Black Sites

I’m not much of a traditional metal sort of guy. Of course plenty of exceptions have popped up over the years, but generally my tastes are aligned in different directions. However, Chicago’s Black Sites impressed with their deft mix of old school values and modern sensibilities with classic heavy metal and prog influences on their solid debut LP, 2017’s In Monochrome. Honing their craft in the interim, Black Sites make a welcome return on their latest platter, Exile. A change in rhythm section from the debut line-up hasn’t hindered or dulled the band’s feisty attack and if anything Exile feels and sounds like a tighter, more confident album than its predecessor.

The major hurdle for bands plying their trade in the old school realms of metal, is the over-reliance on nostalgia and unwillingness to move with the times. This can be all good and well, but it isn’t exactly a sound blueprint for creating something with a bit of uniqueness and identity, pushing beyond the constricting boundaries of being a throwback blast from the past. Black Sites successfully navigate this pitfall, deftly crafting hook-laden, traditional metal anthems with vibrant old school metal riffs, oodles of headbanging groove, and a smidgen of doom and prog to flesh things out. Exile is also a darker, doomier beast compared to its predecessor, without eschewing the upbeat, glorious hooks embedded into the band’s sound. Yet through the layers of old school appreciation and nods to the past, Black Sites still possess a sound and vibe that plants them in the here and now, a freshness and exuberance that separates the band from the retro pack.

Songwriting variety is present in spades, making for a diverse, though cohesive experience. The opening trio of tunes kicks the album into high gear, creating an energetic, sprightly start to the album. From the epic chorus, soaring melodies and chunky riffs of “The Night They Came for You,” riff-driven rock crunch of “Into the Fire,” to the rousing hooks and classic metal vibe of “Feral Child,” Exile’s early tracks crank the album into barnstorming motion. Don’t be fooled however, as Exile is certainly not a front-loaded album. Quality is well dispersed and there are no real missteps or pacing issues. “Coal City” pushes vocal limits to breaking point during the slightly drawn out slow burn opening, before developing into an emotive, doomy slab of progressive rock. Meanwhile the infectious chorus, slick guitar work and hooky riffs of hard-hitting rocker “Focused Totality – The Psychic Knife” gets the adrenaline pumping. Epic closer “Dwell Upon the End” channels the mighty Sabbath, with a doomy swagger, powerhouse riffs and wonderful musicianship. It’s a truly imaginative and memorable composition to close out the album on a soaring high note.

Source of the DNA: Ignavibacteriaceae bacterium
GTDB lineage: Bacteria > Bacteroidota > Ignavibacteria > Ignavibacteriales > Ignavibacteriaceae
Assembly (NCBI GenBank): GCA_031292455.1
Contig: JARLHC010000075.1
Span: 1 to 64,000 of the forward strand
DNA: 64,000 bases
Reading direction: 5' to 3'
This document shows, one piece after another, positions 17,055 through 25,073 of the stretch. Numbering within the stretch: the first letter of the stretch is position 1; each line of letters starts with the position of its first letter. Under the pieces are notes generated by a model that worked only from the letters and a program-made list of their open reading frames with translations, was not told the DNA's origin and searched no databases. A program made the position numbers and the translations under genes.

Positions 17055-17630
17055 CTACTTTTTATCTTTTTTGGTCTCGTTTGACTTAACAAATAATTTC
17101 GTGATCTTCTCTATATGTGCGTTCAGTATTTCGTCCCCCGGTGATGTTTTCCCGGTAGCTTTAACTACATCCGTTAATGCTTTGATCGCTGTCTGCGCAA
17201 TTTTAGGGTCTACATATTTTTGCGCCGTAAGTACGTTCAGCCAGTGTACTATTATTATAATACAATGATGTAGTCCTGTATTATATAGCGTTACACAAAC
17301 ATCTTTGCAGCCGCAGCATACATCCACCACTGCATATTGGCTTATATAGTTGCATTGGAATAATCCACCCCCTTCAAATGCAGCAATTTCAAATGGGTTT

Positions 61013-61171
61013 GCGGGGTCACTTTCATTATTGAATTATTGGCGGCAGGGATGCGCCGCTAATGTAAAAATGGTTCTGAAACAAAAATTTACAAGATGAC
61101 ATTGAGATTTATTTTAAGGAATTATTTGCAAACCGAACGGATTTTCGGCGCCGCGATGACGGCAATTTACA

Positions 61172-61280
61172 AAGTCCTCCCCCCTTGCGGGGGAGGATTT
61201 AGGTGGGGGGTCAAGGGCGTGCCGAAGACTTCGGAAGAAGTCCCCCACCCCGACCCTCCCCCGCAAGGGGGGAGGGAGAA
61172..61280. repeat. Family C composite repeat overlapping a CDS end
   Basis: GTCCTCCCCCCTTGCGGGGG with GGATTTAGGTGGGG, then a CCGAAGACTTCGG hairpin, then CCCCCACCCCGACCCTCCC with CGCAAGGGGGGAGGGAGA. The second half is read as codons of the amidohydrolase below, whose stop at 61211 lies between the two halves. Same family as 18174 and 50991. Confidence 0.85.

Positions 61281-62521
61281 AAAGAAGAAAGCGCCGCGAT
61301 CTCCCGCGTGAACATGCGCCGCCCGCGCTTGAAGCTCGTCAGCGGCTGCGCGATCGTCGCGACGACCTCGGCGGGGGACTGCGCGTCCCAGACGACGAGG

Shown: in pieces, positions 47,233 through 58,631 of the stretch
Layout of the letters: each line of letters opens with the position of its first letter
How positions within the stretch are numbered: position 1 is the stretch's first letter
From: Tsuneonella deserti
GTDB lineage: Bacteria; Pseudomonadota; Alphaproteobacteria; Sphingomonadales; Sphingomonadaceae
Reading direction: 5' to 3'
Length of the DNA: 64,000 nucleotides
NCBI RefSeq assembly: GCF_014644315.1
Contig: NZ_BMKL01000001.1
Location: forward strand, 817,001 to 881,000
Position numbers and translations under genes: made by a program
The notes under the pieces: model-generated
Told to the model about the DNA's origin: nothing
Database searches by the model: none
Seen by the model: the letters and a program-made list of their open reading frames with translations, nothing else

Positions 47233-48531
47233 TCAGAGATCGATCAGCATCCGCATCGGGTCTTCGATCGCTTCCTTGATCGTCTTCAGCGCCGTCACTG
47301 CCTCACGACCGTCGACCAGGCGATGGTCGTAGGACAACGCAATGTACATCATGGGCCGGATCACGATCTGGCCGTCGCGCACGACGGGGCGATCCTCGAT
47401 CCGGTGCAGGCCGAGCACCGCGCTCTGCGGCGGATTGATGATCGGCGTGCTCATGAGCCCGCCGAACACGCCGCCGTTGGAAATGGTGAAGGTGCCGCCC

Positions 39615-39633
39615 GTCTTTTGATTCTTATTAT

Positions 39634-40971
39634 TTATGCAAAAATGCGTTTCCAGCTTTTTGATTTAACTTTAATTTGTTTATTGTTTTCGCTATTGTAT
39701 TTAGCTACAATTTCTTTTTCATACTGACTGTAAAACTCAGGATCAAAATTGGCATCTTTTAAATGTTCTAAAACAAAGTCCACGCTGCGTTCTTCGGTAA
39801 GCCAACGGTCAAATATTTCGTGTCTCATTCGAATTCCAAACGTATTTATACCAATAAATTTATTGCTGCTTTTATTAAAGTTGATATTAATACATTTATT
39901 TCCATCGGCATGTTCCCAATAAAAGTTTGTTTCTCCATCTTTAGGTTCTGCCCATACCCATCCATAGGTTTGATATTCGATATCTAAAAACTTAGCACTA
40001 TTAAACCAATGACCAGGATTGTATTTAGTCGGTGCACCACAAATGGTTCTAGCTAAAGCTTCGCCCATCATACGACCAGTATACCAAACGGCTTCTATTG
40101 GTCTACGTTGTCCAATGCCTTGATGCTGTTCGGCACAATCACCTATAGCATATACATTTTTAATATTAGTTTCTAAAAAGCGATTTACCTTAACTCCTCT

Singer, guitarist and chief songwriter Mark Sugar (ex-Trials) has upped his game and is well supported by his band mates. The musicianship is excellent across the board, but the guitar work from Sugar and Ryan Bruchert (ex-Trials) forms a particularly potent combination. Whether ripping out sleek dual guitar harmonies, bruising riffage or more delicate melodic passages, the duo deliver ripping performances. Sugar’s clean vocals also sound more confident and assured. He knows his away around an infectious vocal hook and his emotive, no-frills style has a rougher edge that adds to the grittier feel of Exile. Not to be outdone, the combination of bassist José Salazar and drummer Garry Naples (Wolvhammer and Novembers Doom) hold their own, combining to create a crafty and cushioning rhythmic backbone. The production job, courtesy of the band and boosted by a stellar Sanford Parker mix, sounds great, featuring balance, clarity and punchy organic tones without ever sounding overly clean or polished.

Raising the stakes from their solid debut, Black Sites return with a triumphant platter of old school progressive and traditional metal bravado imbued with modern crunch and loaded with memorable hooks, killer riffs and tightly written and performed tunes. They’ve created a confident sophomore album that builds upon the solid platform of In Monochrome in fresh and exciting ways, resulting in an immensely addictive and accomplished album.

[Visit the band's website]
Written by Luke Saunders
May 9th, 2019


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